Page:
Can we trust the Bible?

For generations, people have trusted the Bible. It has guided, encouraged, and comforted millions of people who readily testify to its life-changing impact. It is the best selling book of all time, and not by a small margin. It is the cornerstone of Western Civilization and the document upon which our nation’s Founding Fathers based our Constitution. Its ethical standards have launched freedom movements, and its laws and regulations have guided lawmakers, judges, and jurists by the score. It has inspired great works of music and art, including songs, sculpture, paintings, plays, and movies. Its graphic portrayals of heroes and heroines have captured the imagination of young and old alike.

On the other hand, it is also perhaps the most criticized document in history. Literally thousands of books have been written giving “evidence” that it is not true. Typical of false witnesses, the detractors often contradict each other, and their logic is faulty. Opponents claim that it is “just a book written by men.” Some critics say its main character, Jesus, never lived. Others acknowledge that he lived, but claim he never said what the Bible says he said. Others acknowledge that he lived and that much of what is recorded in the Bible was what he said, but assert that he was not literally raised from the dead. And so it goes. Like the false witnesses at Christ’s trial, their testimonies do not agree (Mark 14:59).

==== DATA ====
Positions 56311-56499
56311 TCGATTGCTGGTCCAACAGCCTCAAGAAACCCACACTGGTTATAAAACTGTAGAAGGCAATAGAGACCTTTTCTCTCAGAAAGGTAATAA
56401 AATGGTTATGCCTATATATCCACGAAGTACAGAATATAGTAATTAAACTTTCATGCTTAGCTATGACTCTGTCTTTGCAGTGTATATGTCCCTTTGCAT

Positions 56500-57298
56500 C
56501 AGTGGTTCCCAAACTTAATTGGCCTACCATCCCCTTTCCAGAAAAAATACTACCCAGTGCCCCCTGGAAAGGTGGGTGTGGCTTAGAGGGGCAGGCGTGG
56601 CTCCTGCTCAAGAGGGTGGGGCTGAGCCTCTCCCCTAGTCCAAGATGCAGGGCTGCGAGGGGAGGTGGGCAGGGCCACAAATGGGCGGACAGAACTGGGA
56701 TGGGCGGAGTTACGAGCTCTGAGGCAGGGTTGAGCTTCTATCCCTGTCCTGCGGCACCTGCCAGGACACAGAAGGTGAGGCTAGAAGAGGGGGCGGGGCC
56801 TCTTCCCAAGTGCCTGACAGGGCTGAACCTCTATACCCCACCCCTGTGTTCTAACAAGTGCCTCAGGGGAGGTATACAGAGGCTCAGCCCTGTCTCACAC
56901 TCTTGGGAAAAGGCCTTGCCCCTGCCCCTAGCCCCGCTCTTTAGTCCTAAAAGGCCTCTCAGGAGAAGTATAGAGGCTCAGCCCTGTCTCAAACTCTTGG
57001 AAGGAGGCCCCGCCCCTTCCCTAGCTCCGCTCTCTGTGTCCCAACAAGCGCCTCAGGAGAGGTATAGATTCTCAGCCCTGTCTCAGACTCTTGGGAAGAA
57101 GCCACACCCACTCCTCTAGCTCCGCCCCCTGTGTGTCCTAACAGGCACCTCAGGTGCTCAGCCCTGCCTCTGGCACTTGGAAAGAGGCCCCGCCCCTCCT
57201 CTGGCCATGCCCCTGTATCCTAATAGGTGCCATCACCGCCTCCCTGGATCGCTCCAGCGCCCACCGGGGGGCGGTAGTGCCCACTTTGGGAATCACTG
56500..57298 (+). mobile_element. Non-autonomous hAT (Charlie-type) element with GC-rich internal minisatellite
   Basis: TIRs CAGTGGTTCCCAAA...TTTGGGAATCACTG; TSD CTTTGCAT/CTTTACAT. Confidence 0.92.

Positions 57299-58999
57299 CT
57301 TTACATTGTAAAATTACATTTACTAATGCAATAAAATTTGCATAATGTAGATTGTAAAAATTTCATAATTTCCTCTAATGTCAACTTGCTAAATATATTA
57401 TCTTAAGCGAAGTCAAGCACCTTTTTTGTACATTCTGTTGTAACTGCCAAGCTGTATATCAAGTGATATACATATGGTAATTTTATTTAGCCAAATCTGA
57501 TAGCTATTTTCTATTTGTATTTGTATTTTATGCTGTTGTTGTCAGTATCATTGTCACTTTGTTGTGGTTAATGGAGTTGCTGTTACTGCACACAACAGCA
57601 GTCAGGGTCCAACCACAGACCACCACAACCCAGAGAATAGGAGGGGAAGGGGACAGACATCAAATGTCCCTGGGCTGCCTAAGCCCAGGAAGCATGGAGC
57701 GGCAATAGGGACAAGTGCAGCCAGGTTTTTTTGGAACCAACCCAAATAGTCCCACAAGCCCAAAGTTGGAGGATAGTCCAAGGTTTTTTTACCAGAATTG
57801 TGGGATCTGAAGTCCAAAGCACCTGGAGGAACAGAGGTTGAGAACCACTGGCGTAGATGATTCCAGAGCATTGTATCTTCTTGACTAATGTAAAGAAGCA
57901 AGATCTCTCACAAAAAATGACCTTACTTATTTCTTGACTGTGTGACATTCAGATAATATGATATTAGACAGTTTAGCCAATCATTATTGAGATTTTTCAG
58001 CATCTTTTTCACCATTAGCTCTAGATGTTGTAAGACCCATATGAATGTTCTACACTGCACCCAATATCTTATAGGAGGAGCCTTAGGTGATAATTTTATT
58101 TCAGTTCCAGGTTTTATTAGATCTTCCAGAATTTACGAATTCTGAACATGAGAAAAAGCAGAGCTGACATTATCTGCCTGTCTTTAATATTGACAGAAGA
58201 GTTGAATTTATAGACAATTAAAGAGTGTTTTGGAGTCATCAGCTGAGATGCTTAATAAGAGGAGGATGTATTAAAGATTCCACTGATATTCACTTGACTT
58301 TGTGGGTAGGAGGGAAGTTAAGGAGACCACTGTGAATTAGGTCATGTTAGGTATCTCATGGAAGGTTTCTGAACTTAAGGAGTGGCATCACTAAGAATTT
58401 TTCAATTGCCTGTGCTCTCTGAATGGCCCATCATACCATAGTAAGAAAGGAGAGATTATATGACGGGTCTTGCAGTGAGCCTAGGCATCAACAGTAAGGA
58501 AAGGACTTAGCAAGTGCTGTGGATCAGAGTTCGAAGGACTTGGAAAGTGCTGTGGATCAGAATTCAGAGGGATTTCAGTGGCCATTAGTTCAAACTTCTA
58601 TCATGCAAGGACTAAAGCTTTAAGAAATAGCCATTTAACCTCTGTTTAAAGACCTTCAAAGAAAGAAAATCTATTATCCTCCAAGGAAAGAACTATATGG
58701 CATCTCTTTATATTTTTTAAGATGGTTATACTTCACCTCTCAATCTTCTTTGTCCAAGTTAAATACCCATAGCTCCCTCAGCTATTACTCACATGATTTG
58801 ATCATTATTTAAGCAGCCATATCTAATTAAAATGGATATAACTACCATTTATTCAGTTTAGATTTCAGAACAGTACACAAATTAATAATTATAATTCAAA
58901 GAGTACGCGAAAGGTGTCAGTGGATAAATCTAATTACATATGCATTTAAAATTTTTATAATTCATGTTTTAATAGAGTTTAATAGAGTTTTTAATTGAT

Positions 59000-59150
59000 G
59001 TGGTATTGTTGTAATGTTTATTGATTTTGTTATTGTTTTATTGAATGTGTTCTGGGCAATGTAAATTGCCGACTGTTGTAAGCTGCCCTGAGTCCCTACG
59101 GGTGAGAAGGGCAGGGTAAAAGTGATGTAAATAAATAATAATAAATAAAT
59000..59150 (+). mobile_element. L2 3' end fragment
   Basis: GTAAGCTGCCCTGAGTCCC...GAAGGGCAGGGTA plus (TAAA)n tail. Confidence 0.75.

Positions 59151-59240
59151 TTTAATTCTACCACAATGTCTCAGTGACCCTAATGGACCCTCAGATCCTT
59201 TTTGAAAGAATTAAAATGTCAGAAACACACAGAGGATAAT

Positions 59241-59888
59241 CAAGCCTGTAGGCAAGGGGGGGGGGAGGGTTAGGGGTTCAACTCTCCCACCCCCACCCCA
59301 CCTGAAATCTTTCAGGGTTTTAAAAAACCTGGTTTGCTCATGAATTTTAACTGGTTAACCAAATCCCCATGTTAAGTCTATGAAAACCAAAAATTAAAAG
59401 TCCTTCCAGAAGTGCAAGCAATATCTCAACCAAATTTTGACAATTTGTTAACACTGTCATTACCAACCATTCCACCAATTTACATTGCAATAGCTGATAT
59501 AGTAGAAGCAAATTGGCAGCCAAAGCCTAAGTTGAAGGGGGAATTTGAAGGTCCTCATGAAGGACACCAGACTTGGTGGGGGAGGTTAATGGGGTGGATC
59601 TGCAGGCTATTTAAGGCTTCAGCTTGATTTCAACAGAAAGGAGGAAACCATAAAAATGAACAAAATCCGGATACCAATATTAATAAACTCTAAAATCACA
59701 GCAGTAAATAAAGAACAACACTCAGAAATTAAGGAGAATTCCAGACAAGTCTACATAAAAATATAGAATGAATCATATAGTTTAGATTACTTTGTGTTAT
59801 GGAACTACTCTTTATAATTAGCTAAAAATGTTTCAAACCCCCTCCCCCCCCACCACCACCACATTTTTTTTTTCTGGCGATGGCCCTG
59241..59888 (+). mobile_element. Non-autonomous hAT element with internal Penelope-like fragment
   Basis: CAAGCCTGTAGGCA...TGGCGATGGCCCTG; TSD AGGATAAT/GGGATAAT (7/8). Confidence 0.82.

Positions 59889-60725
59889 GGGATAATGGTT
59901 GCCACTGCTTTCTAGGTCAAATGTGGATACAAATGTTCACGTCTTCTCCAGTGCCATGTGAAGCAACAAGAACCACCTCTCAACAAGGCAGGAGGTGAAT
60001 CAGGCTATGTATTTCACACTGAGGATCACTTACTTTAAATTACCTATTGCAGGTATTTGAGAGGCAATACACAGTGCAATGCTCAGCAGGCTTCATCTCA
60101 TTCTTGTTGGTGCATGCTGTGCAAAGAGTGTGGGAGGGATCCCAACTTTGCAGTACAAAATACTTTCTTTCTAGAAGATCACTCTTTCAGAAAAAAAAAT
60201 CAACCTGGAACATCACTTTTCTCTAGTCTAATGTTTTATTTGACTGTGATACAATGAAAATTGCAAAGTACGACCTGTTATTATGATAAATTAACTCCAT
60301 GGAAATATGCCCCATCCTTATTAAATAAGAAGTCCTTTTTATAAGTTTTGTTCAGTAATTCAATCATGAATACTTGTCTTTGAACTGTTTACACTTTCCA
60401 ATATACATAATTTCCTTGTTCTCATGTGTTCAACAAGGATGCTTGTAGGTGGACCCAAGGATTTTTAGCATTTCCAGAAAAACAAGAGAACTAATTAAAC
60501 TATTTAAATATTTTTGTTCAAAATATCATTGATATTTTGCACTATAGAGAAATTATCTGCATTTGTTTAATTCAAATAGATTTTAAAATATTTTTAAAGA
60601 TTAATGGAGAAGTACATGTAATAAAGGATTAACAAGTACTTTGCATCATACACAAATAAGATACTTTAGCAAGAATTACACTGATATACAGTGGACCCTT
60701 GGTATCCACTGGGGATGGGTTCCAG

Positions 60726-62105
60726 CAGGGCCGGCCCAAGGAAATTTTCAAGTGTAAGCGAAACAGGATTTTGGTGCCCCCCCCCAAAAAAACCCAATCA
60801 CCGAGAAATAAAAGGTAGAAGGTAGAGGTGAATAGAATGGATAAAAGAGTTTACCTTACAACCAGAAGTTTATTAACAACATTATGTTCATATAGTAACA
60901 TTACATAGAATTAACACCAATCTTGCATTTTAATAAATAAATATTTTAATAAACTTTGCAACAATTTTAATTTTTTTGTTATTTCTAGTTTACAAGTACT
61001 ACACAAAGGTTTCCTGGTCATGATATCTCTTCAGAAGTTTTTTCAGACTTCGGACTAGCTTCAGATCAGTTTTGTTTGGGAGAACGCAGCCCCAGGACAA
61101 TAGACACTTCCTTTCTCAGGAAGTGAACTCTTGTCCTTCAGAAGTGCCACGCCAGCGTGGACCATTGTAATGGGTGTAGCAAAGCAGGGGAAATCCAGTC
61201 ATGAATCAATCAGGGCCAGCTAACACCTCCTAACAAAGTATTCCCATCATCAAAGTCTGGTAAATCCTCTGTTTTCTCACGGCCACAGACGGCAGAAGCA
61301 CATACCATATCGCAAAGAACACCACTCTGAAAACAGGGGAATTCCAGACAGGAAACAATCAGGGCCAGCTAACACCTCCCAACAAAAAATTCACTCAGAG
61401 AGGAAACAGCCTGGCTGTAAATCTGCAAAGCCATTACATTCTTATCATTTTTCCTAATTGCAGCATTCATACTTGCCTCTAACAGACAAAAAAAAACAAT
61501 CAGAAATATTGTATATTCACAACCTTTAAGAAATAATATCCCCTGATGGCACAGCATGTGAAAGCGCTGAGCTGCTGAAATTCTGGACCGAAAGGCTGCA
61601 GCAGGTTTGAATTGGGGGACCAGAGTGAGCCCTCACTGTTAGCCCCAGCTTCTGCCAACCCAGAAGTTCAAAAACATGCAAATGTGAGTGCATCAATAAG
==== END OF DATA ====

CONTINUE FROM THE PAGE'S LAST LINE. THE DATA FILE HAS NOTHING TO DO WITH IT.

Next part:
The best way for you to decide whether you can believe the Bible is to weigh the evidence for yourself. I trust that when all of it has been loaded onto the scales, you will find that the Bible is reliable, trustworthy, and 100% believable.

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